“Onedari Dai Sakusen” (Beg-dad-for-it Operation) is the first of two BLACK BABYMETAL songs found back-to-back on the album; BLACK BABYMETAL is Yui and Moa operating without Su. While vaguely (if not unfortunately) reminiscent of Limp Bizkit, the surreal presence of Yui and Moa quickly end that comparison…as does the Exorcist-esque, Tubular Bells-like keyboard line. To tell you the truth, it was upon hearing the keyboard line in “Onedari Dai Sakusen” that I fell in love with BABYMETAL. Oh sure, there are better songs. Absolutely. But there’s a je ne sais quoi to that keyboard line…perhaps best captured by a fan-edited video.
The second BLACK BABYMETAL track, “4 no Uta” (Song of 4), is one of the three long-awaited new tracks. Credited on the sleeve as being by BLACK BABYMETAL, presumably meaning Yui and Moa wrote both the lyrics and the music. Personally appreciating “Onedari” more than “4 no Uta”, I thought I’d leave the review of this song up to fellow BABYMETAL fanatic Josh Campbell, a regular contibutor here at Project Lixx:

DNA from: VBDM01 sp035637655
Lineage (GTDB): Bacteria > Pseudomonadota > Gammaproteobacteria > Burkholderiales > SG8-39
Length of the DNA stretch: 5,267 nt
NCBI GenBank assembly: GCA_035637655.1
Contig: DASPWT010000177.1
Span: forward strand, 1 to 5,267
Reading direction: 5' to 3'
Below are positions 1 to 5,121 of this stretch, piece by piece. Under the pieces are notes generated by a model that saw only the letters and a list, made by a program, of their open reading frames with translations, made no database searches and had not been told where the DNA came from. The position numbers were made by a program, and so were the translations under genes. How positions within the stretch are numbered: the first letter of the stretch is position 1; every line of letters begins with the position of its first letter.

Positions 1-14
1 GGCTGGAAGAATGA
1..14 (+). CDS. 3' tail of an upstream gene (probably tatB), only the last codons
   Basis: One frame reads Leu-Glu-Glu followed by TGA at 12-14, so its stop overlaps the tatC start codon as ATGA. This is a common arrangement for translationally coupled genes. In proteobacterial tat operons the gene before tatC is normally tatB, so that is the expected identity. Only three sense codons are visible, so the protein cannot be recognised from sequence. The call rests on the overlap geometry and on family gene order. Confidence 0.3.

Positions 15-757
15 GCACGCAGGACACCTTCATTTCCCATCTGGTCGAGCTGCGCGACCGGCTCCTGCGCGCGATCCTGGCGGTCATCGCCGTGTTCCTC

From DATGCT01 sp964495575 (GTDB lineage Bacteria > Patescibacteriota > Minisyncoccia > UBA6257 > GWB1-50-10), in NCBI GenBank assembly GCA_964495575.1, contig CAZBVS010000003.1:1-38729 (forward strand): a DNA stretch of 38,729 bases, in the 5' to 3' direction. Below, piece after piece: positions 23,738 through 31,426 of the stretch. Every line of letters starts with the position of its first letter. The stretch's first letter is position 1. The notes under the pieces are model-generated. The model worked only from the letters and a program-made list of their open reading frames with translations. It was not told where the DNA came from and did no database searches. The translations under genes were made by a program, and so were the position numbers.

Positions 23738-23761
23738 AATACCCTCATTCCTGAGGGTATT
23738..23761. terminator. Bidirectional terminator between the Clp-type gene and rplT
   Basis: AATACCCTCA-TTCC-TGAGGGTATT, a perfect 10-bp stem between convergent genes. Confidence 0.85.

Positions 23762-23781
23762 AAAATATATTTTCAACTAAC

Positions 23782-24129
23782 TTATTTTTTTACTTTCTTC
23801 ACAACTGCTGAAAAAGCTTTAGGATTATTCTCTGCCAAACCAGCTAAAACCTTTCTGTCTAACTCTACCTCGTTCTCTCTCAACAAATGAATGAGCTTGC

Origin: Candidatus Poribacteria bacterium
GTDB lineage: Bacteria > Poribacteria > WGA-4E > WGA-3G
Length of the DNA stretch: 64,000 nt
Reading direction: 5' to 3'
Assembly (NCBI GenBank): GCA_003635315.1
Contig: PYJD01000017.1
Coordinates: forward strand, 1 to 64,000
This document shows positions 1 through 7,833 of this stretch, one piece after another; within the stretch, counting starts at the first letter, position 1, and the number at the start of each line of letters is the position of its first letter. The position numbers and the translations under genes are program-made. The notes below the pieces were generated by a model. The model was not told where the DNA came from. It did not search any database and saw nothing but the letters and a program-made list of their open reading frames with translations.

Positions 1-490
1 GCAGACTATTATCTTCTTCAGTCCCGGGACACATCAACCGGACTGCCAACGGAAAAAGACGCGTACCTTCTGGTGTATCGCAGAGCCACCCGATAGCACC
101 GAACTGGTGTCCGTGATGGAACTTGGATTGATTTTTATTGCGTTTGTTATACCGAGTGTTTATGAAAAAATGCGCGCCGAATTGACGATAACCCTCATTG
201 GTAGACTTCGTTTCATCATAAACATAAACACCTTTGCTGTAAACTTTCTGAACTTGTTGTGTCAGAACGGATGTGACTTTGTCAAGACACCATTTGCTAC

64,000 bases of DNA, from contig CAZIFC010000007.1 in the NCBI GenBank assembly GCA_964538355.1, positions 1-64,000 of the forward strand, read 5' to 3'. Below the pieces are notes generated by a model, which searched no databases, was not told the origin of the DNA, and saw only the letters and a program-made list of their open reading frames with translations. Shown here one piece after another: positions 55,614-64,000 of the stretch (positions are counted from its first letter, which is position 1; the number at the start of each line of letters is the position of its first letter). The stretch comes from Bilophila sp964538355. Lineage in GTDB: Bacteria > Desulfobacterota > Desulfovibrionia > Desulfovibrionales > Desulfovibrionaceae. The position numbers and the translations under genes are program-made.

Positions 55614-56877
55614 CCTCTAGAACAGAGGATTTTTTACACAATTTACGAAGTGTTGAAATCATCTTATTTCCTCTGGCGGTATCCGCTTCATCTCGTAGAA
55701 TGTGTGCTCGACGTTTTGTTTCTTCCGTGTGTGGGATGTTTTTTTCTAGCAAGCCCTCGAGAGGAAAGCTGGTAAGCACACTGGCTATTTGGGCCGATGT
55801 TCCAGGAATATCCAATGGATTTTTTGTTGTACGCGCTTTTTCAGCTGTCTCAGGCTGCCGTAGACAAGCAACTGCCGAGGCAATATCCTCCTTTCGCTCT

“A polarizing track midway through the album, ‘4 no Uta’ may be the purest form of BLACK BABYMETAL yet with its bi-polar sugar-rush of sonic ADD. Veering from guitar led-metal into an almost hardcore-punk setting, we’re also treated to a dollop of reggae. The repeated ‘4 (yon)’ gives us a sense of the count-ins on a Ramones’ record, and much of the track evokes a similar intensity. It’s worth noting the credit to BLACK BABYMETAL on the lyrics, as Yui and Moa have their phasers set to pun and show some vocal range in this battlefield of shock and kawaii-awww…”
Not bad for a couple of 14 year-old girls.